Searches were deemed unreasonable when the searches were not conducted for the purpose of furthering the educational functions of the institution or when the actions of the school personnel were instigated by law enforcement officials and included a strong presence of law enforcement officials. Morale v. Grigel, 422 F.Supp. 988 (D. N.H. 1976) (presence or absence of stealing on a campus does not disrupt or disturb operation of educational functions; search must further interest separate and distinct from that served by state's criminal law; intensive, repeated, warrantless search of dormitory room in attempt to find stolen stereo is unreasonable; administrative checks for health hazards would be permissible); Smyth v. Lubbers, 398 F.Supp. 777 (W.D. Mich. 1975) (obedience to drug laws and regulations not so crucial to performance of educational function as to permit extraordinary means of enforcement; warrantless search of dormitory room by school officials who are accompanied by law enforcement for the purpose of gathering evidence of criminal activity is unreasonable); Piazzola v. Watkins, 442 F.2d 284 (5th Cir. 1971) (warrantless search of dormitory room conducted by two state narcotics officers and city police officers for purpose of obtaining evidence of criminal activity is unreasonable); People v. Cohen, 292 N.Y.S.2d 706 (1968) (warrantless search by school officials who are accompanied by law enforcement and which is conducted for the purpose of discovering criminal activity is unreasonable). But see Moore v. Student Affairs Committee of Troy State University, 284 F.Supp. 725 (M.D. Ala. 1968) (information regarding drug possession received by law enforcement; two state narcotics officers accompanied school official during search; "reasonable cause" existed for search; evidence of possession of marijuana submitted to law enforcement for criminal prosecution).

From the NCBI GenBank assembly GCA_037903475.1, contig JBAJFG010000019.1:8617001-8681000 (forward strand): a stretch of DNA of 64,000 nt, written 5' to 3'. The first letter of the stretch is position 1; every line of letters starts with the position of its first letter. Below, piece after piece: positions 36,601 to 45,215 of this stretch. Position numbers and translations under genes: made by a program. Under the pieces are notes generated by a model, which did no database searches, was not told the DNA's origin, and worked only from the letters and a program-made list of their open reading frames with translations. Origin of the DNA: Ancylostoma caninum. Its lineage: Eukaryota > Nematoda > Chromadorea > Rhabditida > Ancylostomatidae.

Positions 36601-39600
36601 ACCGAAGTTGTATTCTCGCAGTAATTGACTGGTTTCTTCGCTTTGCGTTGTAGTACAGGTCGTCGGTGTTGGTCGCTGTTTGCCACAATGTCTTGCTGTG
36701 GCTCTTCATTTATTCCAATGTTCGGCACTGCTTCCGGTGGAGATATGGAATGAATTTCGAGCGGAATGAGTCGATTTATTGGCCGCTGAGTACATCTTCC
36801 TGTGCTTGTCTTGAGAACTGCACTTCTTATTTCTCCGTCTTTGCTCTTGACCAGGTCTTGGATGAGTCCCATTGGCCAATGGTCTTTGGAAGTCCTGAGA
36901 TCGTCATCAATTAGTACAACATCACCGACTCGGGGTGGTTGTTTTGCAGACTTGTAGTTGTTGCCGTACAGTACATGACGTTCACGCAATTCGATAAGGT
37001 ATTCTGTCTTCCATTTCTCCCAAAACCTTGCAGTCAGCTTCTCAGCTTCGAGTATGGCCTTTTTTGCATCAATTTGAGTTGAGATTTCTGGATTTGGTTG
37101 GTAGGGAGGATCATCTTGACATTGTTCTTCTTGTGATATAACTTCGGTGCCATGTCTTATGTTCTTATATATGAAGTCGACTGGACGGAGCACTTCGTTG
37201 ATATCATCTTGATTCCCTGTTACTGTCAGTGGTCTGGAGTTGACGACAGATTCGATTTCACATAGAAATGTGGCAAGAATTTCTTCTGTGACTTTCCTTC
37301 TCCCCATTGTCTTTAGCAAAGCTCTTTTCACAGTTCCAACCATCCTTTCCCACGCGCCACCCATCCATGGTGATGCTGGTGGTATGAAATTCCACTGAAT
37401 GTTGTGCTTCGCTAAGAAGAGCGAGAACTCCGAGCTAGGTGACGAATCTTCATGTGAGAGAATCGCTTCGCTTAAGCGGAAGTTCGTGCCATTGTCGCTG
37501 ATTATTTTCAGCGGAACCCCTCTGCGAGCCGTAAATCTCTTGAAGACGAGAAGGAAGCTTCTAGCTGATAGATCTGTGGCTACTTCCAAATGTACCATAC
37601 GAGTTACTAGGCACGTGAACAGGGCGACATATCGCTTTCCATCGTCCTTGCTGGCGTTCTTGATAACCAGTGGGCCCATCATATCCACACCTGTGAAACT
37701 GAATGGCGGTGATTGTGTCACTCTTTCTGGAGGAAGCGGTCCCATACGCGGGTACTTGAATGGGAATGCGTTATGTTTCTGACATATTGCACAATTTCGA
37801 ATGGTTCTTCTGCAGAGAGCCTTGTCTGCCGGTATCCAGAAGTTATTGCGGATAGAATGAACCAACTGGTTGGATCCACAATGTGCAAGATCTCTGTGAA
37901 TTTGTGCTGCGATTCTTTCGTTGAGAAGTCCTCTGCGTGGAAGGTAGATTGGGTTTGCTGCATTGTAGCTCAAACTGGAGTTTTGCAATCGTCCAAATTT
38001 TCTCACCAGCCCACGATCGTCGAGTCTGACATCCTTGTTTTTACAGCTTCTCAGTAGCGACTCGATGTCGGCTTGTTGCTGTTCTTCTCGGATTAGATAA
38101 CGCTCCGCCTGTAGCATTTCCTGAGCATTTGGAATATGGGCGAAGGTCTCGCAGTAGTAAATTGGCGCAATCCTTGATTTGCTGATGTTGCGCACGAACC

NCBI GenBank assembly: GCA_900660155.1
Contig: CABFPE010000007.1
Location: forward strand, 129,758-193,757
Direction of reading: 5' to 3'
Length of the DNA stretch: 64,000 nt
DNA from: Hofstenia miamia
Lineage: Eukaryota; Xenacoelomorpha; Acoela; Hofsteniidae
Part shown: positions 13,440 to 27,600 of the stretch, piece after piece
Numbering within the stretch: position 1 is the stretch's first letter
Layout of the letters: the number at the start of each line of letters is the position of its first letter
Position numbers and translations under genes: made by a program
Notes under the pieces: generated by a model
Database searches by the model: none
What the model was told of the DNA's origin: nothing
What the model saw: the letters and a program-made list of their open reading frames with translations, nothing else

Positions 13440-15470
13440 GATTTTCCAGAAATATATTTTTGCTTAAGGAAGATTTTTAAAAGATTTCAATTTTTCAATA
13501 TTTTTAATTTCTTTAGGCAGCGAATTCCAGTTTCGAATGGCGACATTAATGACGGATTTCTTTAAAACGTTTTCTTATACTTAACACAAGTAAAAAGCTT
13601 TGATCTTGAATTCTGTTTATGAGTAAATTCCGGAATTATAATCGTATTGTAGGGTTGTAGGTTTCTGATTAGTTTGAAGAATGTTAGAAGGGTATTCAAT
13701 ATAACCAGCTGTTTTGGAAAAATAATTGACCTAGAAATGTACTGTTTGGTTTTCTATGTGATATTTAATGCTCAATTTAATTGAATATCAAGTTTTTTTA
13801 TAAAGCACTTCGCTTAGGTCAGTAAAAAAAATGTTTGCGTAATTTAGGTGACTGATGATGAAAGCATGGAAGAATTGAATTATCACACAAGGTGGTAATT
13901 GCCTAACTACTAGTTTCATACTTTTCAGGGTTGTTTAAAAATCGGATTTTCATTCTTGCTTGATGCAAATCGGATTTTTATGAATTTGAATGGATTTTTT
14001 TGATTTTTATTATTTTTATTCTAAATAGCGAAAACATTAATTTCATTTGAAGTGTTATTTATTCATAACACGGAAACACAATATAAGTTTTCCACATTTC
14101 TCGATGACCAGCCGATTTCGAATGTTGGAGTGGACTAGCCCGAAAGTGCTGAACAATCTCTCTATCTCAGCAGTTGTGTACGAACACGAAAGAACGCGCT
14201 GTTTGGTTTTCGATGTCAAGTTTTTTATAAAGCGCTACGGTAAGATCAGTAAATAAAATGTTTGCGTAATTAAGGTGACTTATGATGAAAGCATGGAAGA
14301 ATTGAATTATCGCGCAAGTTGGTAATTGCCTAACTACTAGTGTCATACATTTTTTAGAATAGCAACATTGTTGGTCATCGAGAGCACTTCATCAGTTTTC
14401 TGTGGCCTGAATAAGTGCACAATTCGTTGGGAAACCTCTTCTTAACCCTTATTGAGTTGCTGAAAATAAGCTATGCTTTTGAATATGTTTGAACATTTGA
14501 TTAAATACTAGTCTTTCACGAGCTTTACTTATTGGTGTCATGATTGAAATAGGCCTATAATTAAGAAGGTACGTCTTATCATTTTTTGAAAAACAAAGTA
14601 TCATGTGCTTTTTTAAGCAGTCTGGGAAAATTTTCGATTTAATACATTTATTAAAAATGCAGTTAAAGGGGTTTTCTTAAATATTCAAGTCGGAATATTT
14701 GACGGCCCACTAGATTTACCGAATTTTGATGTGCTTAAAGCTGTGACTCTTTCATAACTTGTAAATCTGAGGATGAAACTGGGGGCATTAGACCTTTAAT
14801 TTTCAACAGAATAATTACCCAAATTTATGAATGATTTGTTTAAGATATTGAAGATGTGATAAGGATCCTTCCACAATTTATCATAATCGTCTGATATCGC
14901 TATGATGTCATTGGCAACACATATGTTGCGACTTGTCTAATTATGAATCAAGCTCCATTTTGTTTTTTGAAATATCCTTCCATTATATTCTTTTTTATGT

In Attorney General Opinion No. 79-179, the issue of whether personnel of the university of Kansas may conduct warrantless searches of student dormitory rooms was addressed.